The opinion of the court was delivered by: Richard J. Holwell United States District Judge
MEMORANDUM OPINION AND ORDER
Plaintiffs, fourteen homeowners, bring suit alleging a series of constitutional violations and state law torts against various public and private defendants arising out of the purchase of government-subsidized homes located in central Harlem in Manhattan. Defendants City of New York ("the City"), NYC Partnership Housing Development Fund Company ("the Partnership"), and JPMorgan Chase Bank, N.A. ("Chase") separately move to dismiss plaintiffs' Complaint under Rule 9(b), 12(b)(6), and 12(c) of the Federal Rules of Civil Procedure. For the reasons that follow, defendants' motions are GRANTED.
The facts, as stated in plaintiffs' Complaint, are as follows. In late 1999, low and middle income families were solicited by the Partnership, a non-profit organization dedicated to increasing the availability of affordable housing and home ownership amount lower income residents, and Landmark Project IV, Inc. ("Landmark"), a development company, to participate in the Central Harlem Partnership. The Central Harlem Partnership is comprised of forty-one townhouses consisting of either two or three family apartments located between Fifth and Eighth Avenue and 121st and 129th Street. The New York City Department of Housing Preservation and Development ("HPD") and the Partnership had selected Landmark to construct homes as part of the Central Harlem Partnership. (Compl. ¶ 26.) The homes were constructed between 2000 and 2003. (Compl. ¶¶ 28--29.) Beginning in 2000, plaintiffs entered into purchase agreements with Landmark and the Partnership and made downpayments on new homes with the understanding that they would be ready by 2001.*fn1 (Compl. ¶¶ 30--31.) Plaintiffs were then "steered to Chase for financing and forced to use Landmark's own engineers and attorneys." (Compl. ¶ 34.) Plaintiffs state that requests for independent attorneys and engineers were denied by the City and Landmark, but it is unclear whether they were seeking to have such professionals provided without charge, or merely for permission to utilize them at their own expense.
Upon completion of the apartments, plaintiffs allege that the City conducted inadequate inspections of the homes and wrongfully issued Certificates of Occupancy ("C of O's"). (Compl. ¶ 72.) After the C of O's issued, in 2003, each plaintiff was "scurried through the inspection and rushed off to a closing where [he or she was] faced with a number of non-negotible terms and unexpected last minute fees." (Compl. ¶ 35.) However, the terms of the closing were set forth in the purchase agreements, which had been signed by plaintiffs years earlier. Upon entering the premises, plaintiffs discovered numerous defects requiring substantial outlays of money for repair. (See Compl. ¶¶ 40-- 53.) Defects included, among other things, deteriorating roofs and masonry, improper plumbing, defective heating, and electrical problems. Landmark, the builder who constructed and sold the townhouses, had warranted against many such defects. Despite numerous complaints, however, Landmark did little to nothing and eventually its sole proprietor, Desmond Emanuel, filed for bankruptcy, with Landmark and its parent company and a defendant in this action, Santa Fe Construction, as co-debtors.*fn2 Plaintiffs next sought help from the Partnership, which organized a site visit by a contractor, but later informed plaintiffs that it could not secure a contractor for the necessary repairs. (Compl. ¶ 65.) They made a monetary offer, but it was "only a fraction" of what was necessary. (Compl. ¶¶ 65--66.) Plaintiffs were forced to spend large sums of money to repair their new homes.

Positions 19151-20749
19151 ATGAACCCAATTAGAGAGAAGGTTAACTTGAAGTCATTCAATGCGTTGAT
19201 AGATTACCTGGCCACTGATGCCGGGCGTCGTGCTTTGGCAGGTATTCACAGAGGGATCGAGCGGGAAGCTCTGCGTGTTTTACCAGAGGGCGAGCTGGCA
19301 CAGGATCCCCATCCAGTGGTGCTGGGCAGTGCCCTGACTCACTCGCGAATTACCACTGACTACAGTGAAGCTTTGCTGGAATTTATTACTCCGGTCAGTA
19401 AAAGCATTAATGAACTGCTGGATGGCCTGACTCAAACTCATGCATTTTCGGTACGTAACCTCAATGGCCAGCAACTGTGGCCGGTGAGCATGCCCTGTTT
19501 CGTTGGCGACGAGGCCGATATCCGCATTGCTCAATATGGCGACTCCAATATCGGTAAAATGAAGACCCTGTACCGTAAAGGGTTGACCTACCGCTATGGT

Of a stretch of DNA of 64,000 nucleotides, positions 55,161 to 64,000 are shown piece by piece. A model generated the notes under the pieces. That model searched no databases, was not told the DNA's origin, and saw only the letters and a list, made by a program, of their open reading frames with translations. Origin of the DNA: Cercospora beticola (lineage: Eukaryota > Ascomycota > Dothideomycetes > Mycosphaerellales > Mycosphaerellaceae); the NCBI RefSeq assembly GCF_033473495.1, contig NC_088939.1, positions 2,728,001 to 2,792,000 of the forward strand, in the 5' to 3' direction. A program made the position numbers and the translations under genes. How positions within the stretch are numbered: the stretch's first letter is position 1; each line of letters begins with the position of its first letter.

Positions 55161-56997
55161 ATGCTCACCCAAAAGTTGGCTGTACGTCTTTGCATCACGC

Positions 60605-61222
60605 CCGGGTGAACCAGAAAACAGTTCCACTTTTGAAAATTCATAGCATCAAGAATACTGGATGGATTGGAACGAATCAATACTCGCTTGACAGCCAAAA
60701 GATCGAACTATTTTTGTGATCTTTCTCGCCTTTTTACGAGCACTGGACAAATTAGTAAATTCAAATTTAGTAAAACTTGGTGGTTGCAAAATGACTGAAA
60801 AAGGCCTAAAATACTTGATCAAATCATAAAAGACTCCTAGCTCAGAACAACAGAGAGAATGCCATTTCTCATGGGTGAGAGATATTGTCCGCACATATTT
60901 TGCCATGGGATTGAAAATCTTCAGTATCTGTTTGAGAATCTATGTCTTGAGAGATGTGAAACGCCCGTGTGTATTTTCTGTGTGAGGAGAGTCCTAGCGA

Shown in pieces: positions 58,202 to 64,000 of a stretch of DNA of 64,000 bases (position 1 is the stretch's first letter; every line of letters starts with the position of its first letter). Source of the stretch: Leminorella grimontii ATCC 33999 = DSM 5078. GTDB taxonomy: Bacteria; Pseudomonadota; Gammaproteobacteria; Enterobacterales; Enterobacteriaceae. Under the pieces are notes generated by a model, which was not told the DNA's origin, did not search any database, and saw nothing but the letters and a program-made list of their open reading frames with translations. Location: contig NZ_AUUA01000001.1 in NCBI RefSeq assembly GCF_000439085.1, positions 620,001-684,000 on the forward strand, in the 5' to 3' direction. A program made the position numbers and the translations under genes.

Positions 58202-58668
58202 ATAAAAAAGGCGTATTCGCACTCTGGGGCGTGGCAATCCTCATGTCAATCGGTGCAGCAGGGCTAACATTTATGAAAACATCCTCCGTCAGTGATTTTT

Plaintiffs further allege that the City "repeatedly refused to inspect" their buildings and notice the many defects, and otherwise to enforce municipal housing regulations. (Compl. ¶¶ 74, 76.) Plaintiffs, "unlike homeowners in wealthier, predominately White neighborhoods, have no agency . . . for securing the protections of the housing laws." (Compl. ¶ 82.) Plaintiffs allege that Landmark, Chase, the City, and the Partnership "expressly and impliedly represented and warranted" that the homes were fit for human habitation and "fraudulently induc[ed] them into purchasing and mortgaging defective Townhouses." (Compl. ¶¶ 67, 68.)